Sean Barker

Sean Barker

Last updated on 30 November 2017

Sean Barker runs a Technical consultancy on Enterprise Integration and Information Sharing for Products

Barker 1Dear colleagues,

This photo shows my paperweight for the last 25 years. The suggestion is that it was a test part, used in a prototype for a flight control mechanism. You might think that it is the physical part that endures long after the design has been lost in an archive, but this piece of metal demonstrates the opposite - it is a part without provenance, so not an aircraft part at all.

Yes, we could measure and redraw it, but that would not be its design. The holes are set where they are because of the geometry of the mechanism, but which mechanism was it designed for? The flanges - the metal ridges round the edges that stand up from the base plate - are there to stiffen the plate. They will have been analysed through a finite element stress model, but without knowing the original mechanism, we don't know the forces the stress model tested. And even if we can find the most likely mechanism, it is likely that it went through several versions, and which version, which loads is this designed for?

And the curves in the corners where the flanges meet the base plate. They are there to avoid the stress concentrations that occur in sharp corners, but the radius will come from a design standard, which itself will have come from a combination of engineering calculation and machine tool selection. But whose design standard? And is it the right one for the mechanism we have identified?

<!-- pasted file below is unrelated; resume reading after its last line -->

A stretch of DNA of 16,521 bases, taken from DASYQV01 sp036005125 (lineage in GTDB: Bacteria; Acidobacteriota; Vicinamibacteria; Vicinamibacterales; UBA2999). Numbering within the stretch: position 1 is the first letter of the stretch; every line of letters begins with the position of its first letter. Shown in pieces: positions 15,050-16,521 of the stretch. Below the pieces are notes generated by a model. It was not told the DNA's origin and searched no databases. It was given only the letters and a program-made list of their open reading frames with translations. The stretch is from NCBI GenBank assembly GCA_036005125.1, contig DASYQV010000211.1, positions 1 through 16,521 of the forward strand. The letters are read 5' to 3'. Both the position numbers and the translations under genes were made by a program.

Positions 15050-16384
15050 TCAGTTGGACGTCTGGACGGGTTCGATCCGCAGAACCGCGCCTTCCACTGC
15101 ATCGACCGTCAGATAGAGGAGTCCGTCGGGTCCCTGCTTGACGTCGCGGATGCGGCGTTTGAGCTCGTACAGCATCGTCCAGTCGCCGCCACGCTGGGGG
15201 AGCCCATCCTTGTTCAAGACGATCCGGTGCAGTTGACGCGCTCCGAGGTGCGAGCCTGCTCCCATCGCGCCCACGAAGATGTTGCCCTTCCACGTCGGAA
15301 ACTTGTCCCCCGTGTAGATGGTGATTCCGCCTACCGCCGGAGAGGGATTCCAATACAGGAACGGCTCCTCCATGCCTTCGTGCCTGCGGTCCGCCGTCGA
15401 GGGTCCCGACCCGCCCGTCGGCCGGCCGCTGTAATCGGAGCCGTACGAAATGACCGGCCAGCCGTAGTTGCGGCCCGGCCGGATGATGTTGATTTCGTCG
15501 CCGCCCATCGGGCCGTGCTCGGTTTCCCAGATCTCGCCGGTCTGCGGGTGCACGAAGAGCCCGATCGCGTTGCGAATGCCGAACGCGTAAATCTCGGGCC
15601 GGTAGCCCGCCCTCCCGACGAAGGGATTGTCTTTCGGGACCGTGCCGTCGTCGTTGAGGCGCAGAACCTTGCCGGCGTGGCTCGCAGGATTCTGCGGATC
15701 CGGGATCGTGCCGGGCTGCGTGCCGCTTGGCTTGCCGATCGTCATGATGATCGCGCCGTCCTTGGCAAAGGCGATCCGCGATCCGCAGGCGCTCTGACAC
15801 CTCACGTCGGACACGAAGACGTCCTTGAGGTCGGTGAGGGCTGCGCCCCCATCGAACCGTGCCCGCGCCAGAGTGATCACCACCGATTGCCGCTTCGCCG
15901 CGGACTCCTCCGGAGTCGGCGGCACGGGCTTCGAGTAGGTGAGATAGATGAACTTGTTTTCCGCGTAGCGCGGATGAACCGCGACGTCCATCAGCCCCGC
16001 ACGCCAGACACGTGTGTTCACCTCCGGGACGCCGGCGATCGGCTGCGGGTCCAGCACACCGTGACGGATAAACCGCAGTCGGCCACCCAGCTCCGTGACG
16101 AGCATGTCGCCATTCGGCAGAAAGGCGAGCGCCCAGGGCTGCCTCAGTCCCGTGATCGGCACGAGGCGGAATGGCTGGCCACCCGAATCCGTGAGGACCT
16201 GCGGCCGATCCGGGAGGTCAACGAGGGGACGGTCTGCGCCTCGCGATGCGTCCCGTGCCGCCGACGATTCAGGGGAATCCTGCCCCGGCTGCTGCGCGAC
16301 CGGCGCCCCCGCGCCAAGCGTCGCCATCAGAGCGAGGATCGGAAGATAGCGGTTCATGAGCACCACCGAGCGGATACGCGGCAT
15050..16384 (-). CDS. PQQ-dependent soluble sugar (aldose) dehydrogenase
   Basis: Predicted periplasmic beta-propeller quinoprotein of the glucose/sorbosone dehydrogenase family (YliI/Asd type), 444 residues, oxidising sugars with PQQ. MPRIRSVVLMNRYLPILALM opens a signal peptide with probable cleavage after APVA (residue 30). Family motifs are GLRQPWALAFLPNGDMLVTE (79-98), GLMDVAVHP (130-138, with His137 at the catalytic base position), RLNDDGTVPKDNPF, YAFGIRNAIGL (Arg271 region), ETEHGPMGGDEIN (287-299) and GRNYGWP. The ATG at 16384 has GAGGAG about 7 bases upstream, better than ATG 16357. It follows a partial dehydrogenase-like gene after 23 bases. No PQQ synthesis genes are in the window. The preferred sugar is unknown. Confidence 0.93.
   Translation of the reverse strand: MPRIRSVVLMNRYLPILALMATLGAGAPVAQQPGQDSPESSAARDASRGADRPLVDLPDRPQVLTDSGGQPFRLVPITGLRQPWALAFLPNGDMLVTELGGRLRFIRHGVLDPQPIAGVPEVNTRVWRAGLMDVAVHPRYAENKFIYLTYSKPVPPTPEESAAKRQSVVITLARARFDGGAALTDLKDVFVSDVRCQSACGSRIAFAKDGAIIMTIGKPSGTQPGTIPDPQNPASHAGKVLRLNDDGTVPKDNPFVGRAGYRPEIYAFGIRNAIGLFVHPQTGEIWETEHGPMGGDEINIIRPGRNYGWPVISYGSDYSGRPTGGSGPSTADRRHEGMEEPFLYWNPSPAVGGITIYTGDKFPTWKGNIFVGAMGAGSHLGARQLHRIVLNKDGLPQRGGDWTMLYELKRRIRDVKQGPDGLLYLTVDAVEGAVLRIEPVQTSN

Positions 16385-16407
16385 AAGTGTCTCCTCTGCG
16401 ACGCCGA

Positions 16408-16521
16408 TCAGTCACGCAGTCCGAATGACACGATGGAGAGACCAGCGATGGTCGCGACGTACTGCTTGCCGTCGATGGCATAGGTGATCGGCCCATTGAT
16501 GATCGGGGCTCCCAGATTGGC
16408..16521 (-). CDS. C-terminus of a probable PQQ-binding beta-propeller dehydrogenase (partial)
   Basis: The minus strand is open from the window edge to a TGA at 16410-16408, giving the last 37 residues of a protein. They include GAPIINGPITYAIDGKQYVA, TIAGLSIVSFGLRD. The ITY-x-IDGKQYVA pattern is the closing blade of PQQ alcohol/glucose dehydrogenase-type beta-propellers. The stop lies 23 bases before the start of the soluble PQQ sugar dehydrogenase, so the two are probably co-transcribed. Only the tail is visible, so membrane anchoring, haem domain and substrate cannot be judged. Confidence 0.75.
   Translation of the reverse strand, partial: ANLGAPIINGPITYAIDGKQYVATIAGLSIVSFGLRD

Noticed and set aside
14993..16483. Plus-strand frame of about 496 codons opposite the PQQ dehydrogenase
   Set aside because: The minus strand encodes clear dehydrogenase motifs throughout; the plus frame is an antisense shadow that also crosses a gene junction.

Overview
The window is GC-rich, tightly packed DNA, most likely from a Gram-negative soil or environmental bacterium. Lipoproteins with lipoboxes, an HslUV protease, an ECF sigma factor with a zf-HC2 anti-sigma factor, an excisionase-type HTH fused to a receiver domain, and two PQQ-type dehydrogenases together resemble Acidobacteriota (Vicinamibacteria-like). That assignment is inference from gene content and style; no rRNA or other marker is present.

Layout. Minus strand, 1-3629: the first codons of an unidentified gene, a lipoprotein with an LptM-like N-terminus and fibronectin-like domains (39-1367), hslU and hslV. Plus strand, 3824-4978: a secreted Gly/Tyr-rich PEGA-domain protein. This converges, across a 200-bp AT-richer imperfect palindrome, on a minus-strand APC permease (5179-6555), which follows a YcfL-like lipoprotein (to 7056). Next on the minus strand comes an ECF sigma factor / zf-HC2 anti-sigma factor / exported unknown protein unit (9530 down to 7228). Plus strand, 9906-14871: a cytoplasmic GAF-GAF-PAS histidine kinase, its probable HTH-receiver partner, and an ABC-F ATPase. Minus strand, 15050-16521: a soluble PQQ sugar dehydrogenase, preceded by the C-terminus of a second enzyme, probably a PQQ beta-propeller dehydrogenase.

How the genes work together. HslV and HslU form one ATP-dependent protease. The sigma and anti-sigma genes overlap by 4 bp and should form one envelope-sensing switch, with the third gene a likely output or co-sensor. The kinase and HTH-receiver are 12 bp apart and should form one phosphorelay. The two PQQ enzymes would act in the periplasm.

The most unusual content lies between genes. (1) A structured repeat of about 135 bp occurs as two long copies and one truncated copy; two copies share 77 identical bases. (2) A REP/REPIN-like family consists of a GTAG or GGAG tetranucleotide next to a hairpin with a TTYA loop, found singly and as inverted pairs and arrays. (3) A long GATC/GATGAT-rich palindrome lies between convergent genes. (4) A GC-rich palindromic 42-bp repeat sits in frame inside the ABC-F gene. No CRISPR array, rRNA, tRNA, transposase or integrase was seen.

And however carefully we measure the part, we will not be able to find the machining tolerances - the accuracy which the part is manufactured to. Pivots will go through the holes in each corner, but is the inside of the hole a bearing surface? or were separate bearings inserted into the holes? - this will change the machining accuracy required.

And what is the part made from? Aluminium, obviously, but what grade of aluminium? How pure is it? And what casting process did it go through? What was the inspection process for the billet it was cut from? and where are the inspection records that show the billet was defect free?

Without provenance, this is not an aircraft part worth hundreds of pounds, but a piece of scrap metal worth a few pence. It is like a photocopy of a banknote - it looks the same but it is worthless. Digital preservation is not a technical matter of keeping bits and bytes, it is a business problem, and needs to be solved to preserve the value of our assets.



Scroll to top